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RISING STARS dominated at last night’s Phillips auction of modern and contemporary art in New York, Angelica Villa and Daniel Cassady report in ARTnews. A María Berrío painting went for more than double its estimate, selling for $1.6 million with fees, and a Lucy Bull abstraction tripled its low estimate, going for a total of $478,000. Still, the $138.9 million sale just barely managed to meet expectations. Even its top lot, a Cy Twombly abstraction that was bought for $36 million, only rose slightly above its low estimate. “The market feels more tentative,” New York collector Max Dolciger told ARTnews following the auction. Whether that sense of apprehensiveness will be felt tonight at Sotheby’s, where two contemporary art sales are taking place, remains an open question.
ART AWARD ALERT. The future of ArtPrize, once one of the biggest art awards in the U.S., appears to be uncertain. MLive reports that the prize’s board has disbanded. Why this is happening now remains unclear, although ArtPrize has promised that it will continue to live on in some form. Artist Rinko Kawauchi has won the Outstanding Contribution to Photography Prize from the Sony World Photography Awards, per the National. More than 20 of her works are now on view in a related exhibition at Somerset House in London. And the city of Miami has announced that it is planning to offer $35,000 in prize money to participants in its No Vacancy, Miami Beach initiative, which will place 12 artworks in a dozen hotels in the area.
Anonymous Was a Woman, an organization that offers grants to women-identifying artists over 40, has named its 2022 winners. Among them are Mary Lovelace O’Neal, Abigail DeVille, and Jaune Quick-to-See Smith. [ARTnews]
After a lengthy negotiation with real estate developers, the German state and the Berlin government have bought back the building that hosts the Hamburger Bahnhof museum and the adjacent Rieckhallen. The deal cost a reported $176.1 million. [Artnet News]
Workers at the Storm King Art Center in Upstate New York have revealed plans to unionize. So far, the art center has not said it would voluntarily recognize a union. [The Art Newspaper]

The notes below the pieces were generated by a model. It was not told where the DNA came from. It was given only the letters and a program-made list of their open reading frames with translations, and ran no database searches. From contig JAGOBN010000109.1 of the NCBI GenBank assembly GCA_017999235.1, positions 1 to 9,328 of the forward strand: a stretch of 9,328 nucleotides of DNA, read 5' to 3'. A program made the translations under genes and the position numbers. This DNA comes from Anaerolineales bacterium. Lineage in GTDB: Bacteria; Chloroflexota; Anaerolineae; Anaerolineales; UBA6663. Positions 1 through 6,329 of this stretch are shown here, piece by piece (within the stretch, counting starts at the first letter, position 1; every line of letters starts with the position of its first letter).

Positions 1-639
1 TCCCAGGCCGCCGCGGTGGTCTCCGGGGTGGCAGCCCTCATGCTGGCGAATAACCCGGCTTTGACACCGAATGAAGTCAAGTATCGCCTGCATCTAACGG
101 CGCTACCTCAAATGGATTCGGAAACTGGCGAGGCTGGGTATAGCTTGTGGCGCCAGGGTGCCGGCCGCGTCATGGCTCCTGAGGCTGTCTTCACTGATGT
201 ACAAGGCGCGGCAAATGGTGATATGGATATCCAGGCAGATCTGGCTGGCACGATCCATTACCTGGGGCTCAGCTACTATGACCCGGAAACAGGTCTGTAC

Russia’s Parliament is currently displaying art by Viktor Bout, a prisoner being held in the U.S. whom Russia is hoping to exchange for the basketball player Brittney Griner. Bout was convicted of terrorism for allegedly trying to sell up to $20 million in weapons. [ABC News]
Giuliano Ruffini, a dealer accused of having forged dozens of Old Masters paintings, cannot be found by French police, who put a warrant out for his arrest. Investigators are not even sure whether he is still in Italy. [The Art Newspaper]
POTTY HUMOR. In a vibrant interview with the New York Times, the composer Brian Eno discussed a famous story about how he once peed on a Marcel Duchamp readymade composed of a urinal turned on its side. If you were sitting there, wondering how he managed to do it, now you have an answer. Here it is: “I went to a plumber’s near the Museum of Modern Art and I found some fine plastic tube that I knew I could get through it. I used that and a pipette. I went to the toilet and peed in the sink—God, they’d hate to know this. I pipetted it up, covered the end so it held the golden liquid in there, and then stood by the vitrine and was feeding the pipe through. I mean, it was symbolic in a way because it was a tiny amount of pee.” [The New York Times]